@IndependentWhig – I’m not saying that it is THE conservative objection. Rather that it is a strain of thought that is common to some partisans, including some liberals like Paul Krugman, where the opposite side is said to be motivated by self-interest, rather than higher order concerns.

  4. Rochelle Herman says:

    You assert that O’Reilly made the common mistake of assuming that Obama voters were motivated by lower level self interest. If you read his comments, he derived his assertion from exit polls that 63% of voters that made under 30K (therefore eligible for entitlements), voted for Obama, 7 million people, well above the margin of victory. He based it on numbers. One could argue the numbers, but how is that a psychological/ moral assumption mistake?

  5. Ravi Iyer says:

    Just because someone is eligible for benefits or even will receive benefits, does not mean that they are voting because of it. Many of these people likely are voting to help people like them (e.g. other students or people down on their luck). Just as many billionares assert that they aren’t voting to lower their taxes, but rather to help future entrepreneurs. There is a self-serving element to both beliefs, but I believe both groups are being sincere that they really do want to help people like them, not just receive benefits themselves….and the research suggests that we are likely to be more skeptical than we should be about such beliefs. Thanks for your comment.

  6. Don Denny says:

    Would I vote against my own self interest, you bet I would if it was for the good of our country. It is obvious that the liberal/progressive people in our country are not voting for the good of the country in may cases. To believe that continuing to go further in debt is good for our country is pure ignorance of the facts. Obama does not care about the debt or for this country but only for his ideology which is Obama Socialism. You need go no further that his books to understand his belief system, like his dad, a neo-socialist/Marxist. What is redistribution of wealth?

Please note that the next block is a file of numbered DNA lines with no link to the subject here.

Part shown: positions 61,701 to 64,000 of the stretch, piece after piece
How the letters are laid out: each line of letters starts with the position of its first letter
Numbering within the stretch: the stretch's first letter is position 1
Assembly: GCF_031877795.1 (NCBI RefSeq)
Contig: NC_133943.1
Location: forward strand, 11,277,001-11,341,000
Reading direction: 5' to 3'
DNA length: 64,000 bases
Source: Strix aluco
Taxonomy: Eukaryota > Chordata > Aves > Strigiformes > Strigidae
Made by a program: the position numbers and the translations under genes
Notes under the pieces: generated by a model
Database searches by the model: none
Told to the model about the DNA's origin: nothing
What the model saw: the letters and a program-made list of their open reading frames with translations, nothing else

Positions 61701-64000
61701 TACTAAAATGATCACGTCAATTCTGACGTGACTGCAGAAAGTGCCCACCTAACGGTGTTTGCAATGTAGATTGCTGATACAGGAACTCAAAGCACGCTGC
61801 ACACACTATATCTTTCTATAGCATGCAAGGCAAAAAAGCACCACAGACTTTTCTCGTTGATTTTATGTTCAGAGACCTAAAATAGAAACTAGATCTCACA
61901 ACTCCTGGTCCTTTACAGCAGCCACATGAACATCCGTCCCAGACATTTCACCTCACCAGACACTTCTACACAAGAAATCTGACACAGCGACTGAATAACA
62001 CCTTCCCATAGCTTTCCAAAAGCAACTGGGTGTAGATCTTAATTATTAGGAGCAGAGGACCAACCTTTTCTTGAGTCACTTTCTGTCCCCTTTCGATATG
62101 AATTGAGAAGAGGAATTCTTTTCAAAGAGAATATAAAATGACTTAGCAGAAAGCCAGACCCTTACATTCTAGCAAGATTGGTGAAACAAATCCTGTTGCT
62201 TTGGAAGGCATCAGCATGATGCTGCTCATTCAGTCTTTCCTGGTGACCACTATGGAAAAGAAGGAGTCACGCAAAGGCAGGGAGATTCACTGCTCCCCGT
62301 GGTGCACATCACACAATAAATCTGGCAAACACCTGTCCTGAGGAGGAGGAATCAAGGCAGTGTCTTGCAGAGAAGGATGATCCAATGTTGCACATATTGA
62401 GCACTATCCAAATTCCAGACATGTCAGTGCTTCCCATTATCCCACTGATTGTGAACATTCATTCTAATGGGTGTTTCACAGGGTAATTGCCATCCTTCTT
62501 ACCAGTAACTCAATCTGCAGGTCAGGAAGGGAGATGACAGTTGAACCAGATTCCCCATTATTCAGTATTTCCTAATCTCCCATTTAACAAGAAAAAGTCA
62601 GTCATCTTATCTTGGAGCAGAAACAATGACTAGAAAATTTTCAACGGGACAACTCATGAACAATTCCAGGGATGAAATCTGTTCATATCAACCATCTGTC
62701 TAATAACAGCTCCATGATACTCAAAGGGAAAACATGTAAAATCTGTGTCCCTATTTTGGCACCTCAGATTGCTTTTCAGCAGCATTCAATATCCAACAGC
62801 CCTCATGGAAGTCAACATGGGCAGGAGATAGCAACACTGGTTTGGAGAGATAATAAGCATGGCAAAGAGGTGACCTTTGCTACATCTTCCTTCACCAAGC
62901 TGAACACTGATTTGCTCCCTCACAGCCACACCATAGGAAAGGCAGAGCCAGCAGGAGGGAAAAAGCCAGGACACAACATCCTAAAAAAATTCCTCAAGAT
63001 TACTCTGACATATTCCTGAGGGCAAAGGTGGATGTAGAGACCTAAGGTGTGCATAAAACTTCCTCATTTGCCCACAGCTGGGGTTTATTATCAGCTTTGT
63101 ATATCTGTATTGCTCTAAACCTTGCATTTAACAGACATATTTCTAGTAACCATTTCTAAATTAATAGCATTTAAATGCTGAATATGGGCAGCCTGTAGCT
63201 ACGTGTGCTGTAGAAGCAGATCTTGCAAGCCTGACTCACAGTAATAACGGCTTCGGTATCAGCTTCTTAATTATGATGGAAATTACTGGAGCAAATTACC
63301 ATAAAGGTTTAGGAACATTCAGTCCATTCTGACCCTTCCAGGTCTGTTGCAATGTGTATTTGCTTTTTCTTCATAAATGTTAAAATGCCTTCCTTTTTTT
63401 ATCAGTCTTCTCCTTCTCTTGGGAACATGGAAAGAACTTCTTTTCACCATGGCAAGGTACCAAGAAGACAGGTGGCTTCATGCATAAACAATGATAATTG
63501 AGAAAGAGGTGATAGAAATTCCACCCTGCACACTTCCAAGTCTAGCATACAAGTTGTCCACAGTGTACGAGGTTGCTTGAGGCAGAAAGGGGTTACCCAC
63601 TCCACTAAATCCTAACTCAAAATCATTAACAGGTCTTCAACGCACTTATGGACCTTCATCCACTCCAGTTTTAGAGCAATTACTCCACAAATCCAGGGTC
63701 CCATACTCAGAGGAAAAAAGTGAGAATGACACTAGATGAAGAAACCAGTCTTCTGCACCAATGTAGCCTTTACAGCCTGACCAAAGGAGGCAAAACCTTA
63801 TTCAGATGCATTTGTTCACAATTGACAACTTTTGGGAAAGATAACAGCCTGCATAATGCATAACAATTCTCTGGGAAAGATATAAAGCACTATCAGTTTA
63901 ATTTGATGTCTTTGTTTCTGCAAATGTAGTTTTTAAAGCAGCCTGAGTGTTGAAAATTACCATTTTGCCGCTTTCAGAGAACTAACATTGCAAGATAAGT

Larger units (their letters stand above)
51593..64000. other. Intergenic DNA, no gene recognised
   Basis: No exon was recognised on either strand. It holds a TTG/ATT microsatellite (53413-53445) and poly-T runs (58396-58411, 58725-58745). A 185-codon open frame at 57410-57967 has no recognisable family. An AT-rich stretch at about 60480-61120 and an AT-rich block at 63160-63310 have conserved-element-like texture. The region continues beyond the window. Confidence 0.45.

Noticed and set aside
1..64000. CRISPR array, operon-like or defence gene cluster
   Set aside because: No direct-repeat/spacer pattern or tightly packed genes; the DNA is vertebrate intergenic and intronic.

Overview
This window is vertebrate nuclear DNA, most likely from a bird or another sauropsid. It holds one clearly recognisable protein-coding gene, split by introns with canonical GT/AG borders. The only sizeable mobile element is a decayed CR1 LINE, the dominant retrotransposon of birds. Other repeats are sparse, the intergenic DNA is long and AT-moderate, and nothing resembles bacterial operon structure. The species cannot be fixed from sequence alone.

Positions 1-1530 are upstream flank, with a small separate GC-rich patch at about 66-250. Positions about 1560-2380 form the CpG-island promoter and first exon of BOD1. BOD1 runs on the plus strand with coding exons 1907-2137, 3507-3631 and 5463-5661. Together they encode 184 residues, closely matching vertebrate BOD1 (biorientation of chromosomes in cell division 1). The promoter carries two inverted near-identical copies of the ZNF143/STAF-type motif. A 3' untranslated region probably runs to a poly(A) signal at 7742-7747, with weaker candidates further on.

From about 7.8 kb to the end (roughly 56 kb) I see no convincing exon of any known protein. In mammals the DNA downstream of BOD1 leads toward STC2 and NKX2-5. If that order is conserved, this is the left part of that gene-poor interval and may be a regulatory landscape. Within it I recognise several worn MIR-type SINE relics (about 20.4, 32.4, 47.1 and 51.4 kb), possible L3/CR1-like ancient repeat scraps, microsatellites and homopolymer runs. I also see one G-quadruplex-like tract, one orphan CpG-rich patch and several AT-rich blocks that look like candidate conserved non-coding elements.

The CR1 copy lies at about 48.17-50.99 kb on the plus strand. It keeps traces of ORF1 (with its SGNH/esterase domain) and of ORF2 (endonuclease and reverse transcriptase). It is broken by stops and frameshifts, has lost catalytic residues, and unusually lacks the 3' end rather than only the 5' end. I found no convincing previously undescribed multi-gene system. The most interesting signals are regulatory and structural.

7. Ravi Iyer says:

    Interestingly, there are lots of liberals who think that conservatives are not voting for the good of their country as well and use similar rhetoric in the opposite direction. Neither “good vs. evil” view of the other side is likely to lead to any better policy, IMHO, as both liberals and conservatives act on principles that are broadly viewed as important.

  8. Piranhtachew says:

    And so do other political parties.

  9. Jerry O'Keefe says:

    New Guy-Old News Department: As I recall, Rushworth Kidder’s “Institute for Global Ethics” in Camden, Maine once hosted an extended workshop with people from around the globe (various professions, religions; men and women, etc.). They were given a list of 15 common values and asked to identify and rank their top 5. Turns out there were 5 in common (Truth, Responsibility, etc.). On another day, the group was asked to resolve various ethical dilemmas. The IGE observed that, in the process of resolving the dilemmas, there was not a reach back to the identified common values. It was like the two things were unconnected. At least that’s my recollection. Further, Rush (RIP) liked to explain the “Values-Tactics Ladder” (Values – Goals – Plans – Tactics). For instance, Pro-Life and Pro-Choice folks will usually agree that the “Value of Life” is at the top of each of their ladders. The Cumbaya moment dissolves as we descend toward Tactics. The resolution process might seem obvious — get back to the top rung (Values) and try again, but I refer you to IGE exhibit A above — the apparent disconnect between values and the deliberative process. At this point, cue Jonathan Haidt’s explanation of our heuristic approach to life. Might this also help explain the apparent electorate disconnect from the character issue in the 2016 election process?